It is an aim of the present invention to improve the economy and efficiency (in terms of raw material utilization) of the known art and to provide a new process for converting lignocellulosic materials into ethanol. In particular, it is an aim of the present invention to increase the final ethanol concentration of fermentation process and to improve production rate and yield.
The invention is based on the idea of operating hydrolysis and fermentation at high substrate concentration and, by avoiding the inhibitory effects of the hemicellulose filtrate, to reduce the amount of enzymes needed and, finally, to decrease the overall ethanol production costs. The few published process configurations (such as the NREL process) have not reached these goals.
The present invention is based on a combination of three main process steps, namely a first step in which the pretreated lignocellulosic material, having an increased concentration of cellulosic or lignocellulosic material capable of being fermented to ethanol, is subjected to a preliminary hydrolysis step at high consistency. Then, hydrolysis is continued during a second step of the invention simultaneously with fermentation. And finally, solubilized hemicelluloses, separated during the pre-treatment of the raw-material, are—potentially after removal of fermentation inhibitors—added to the fermentation mixture and fermentation of the combined substrates is continued to provide increased product yield.
More specifically, the invention is mainly characterized by what is stated in the characterizing part of claim 1.
The present invention comprising the essential features of improved hydrolysis and fermentation technology provides the following advantages:
High hydrolysis rate and high concentration are obtained by starting the hydrolysis at high raw material consistency at the optimal conditions for the prehydrolyzing enzymes End product inhibition is avoided by continuing the main hydrolysis stage simultaneously with ethanol production from the hydrolyzed sugars by the yeast, which consumes the sugars potentially causing end product inhibition of enzymes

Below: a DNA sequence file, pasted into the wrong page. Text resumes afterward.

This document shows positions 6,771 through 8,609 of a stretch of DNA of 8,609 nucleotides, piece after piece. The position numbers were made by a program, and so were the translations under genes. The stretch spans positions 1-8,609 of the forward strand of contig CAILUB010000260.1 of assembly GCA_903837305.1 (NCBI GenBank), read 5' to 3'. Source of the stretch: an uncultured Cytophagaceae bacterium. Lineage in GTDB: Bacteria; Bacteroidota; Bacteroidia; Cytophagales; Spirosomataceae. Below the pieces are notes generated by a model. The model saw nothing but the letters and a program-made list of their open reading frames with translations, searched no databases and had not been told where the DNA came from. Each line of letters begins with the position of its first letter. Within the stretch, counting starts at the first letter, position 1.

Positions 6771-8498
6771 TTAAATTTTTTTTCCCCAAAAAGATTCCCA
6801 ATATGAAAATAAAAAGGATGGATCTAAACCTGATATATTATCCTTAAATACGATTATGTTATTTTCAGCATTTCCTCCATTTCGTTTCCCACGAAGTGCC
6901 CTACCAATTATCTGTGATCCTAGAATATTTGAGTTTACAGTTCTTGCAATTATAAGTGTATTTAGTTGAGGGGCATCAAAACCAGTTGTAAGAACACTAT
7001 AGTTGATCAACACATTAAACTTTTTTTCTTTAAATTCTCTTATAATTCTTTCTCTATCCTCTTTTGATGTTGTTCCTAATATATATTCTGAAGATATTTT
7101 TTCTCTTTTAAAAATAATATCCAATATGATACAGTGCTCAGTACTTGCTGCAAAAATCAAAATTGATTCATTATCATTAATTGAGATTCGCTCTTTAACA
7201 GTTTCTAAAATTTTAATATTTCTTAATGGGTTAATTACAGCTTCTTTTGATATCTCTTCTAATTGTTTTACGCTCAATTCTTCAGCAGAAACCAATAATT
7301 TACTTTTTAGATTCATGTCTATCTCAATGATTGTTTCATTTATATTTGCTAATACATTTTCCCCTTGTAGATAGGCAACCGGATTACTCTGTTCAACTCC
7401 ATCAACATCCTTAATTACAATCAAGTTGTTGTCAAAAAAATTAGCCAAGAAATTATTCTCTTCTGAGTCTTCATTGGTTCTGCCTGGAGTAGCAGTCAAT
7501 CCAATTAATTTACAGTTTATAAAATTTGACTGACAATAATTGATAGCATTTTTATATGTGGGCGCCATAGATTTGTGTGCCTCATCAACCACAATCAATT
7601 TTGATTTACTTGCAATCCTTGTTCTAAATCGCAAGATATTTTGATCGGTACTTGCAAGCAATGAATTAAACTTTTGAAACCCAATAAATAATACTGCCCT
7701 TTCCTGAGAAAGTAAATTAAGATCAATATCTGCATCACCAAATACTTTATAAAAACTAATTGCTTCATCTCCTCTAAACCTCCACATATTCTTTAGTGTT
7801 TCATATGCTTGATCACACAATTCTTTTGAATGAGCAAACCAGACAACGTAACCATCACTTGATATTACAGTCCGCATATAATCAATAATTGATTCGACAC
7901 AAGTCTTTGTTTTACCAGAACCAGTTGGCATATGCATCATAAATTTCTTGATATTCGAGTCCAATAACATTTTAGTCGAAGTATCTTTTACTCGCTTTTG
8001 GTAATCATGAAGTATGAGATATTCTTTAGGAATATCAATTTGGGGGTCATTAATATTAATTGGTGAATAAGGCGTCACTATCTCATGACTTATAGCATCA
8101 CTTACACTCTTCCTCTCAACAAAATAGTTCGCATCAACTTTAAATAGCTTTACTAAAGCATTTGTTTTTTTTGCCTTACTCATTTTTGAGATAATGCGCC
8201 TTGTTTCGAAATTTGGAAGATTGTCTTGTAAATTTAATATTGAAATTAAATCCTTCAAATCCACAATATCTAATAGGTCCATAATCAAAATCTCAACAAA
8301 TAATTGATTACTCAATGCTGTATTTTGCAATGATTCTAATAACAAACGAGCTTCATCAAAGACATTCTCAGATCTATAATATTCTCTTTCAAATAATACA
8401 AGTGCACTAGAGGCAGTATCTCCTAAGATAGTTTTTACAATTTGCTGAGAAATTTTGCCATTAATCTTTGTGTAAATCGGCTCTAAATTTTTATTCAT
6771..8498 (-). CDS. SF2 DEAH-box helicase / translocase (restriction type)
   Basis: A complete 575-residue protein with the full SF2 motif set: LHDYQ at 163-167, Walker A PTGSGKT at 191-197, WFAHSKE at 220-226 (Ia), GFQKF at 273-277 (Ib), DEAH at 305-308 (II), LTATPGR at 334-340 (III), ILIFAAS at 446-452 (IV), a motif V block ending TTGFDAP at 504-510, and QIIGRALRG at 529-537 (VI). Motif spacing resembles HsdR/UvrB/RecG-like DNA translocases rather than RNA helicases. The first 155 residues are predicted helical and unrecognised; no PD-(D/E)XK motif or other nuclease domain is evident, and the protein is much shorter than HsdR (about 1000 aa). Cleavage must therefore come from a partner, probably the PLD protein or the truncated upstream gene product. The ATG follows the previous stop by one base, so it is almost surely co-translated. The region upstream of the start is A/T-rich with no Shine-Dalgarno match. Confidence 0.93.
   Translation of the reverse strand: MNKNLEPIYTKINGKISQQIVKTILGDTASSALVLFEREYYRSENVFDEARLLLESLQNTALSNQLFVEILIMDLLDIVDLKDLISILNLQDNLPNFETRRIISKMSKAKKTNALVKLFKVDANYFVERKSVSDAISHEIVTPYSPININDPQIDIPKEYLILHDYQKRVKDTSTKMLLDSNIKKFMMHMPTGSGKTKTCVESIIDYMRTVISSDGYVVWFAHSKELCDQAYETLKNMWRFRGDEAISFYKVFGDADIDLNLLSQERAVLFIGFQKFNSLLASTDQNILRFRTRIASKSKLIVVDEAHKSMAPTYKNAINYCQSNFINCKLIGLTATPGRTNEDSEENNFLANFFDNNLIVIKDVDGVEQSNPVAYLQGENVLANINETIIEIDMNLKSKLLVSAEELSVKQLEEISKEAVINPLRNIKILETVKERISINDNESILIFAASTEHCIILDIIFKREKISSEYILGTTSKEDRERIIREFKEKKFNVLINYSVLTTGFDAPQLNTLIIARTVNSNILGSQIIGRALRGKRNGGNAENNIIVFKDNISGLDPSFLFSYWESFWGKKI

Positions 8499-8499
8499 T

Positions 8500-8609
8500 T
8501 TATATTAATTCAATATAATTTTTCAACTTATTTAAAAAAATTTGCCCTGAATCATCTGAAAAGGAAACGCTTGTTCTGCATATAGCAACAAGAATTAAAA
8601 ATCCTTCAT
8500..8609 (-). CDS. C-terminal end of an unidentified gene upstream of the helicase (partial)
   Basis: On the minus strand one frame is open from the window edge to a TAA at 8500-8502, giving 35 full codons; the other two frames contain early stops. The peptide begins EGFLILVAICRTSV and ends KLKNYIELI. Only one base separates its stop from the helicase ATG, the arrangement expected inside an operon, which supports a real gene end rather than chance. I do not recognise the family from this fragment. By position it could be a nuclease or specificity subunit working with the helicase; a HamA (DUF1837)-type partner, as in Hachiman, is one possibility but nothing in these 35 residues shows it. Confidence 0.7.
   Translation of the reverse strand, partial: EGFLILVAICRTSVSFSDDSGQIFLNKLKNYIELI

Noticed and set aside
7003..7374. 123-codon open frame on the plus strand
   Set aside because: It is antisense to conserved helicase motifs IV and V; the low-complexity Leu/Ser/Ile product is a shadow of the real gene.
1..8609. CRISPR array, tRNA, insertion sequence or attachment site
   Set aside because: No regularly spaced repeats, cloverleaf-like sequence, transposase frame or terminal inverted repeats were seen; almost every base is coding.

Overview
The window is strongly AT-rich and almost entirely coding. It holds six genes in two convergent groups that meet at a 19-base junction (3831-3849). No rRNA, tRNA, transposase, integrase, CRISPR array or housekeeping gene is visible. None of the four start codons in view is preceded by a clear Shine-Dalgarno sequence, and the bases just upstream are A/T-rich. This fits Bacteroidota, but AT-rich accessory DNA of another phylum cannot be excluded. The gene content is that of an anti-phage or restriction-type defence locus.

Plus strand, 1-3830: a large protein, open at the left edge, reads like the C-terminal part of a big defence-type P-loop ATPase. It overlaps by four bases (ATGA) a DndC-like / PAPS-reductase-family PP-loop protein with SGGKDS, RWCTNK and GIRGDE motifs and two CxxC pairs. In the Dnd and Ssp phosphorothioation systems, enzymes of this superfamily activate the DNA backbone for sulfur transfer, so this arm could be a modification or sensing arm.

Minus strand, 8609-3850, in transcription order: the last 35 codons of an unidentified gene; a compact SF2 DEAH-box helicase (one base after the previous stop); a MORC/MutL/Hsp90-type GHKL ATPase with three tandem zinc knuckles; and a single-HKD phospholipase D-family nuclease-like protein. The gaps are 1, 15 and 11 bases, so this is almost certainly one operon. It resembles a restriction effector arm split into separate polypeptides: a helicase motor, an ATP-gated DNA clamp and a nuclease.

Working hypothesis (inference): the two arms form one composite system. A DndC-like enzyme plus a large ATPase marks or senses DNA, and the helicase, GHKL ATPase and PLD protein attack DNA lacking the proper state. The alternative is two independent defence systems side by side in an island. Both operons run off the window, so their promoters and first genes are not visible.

The amount of enzymes needed is decreased due to reduced end product inhibition and lower need for beta-glucosidase. Concentration and optional detoxification of the hemicellulose fraction improves the ethanol production rate and leads to high final ethanol concentration. Addition of the hemicellulose fraction at later phase reduces the inhibition of enzymes and organisms by any inhibitory compounds. Minimization of inhibitory effects and increasing the raw material (carbohydrate) consistency lead to higher fermentation rates, higher final ethanol concentrations and lower ethanol production costs.
Next the invention will be described in more detail with reference to the attached drawing.
The overall process for producing ethanol from a fibrous lignocellulosic raw material, containing carbohydrates, generally comprises the steps of
In particular, the process comprises
In the present process, as a raw material, any lignocellulosic, usually fibrous lingo-cellulosic material, which contains appreciable amounts of cellulose and hemicellulose can be used for ethanol fermentation subject to a hydrolysis of the hydrocarbon material to monomeric sugars, hexoses and pentoses.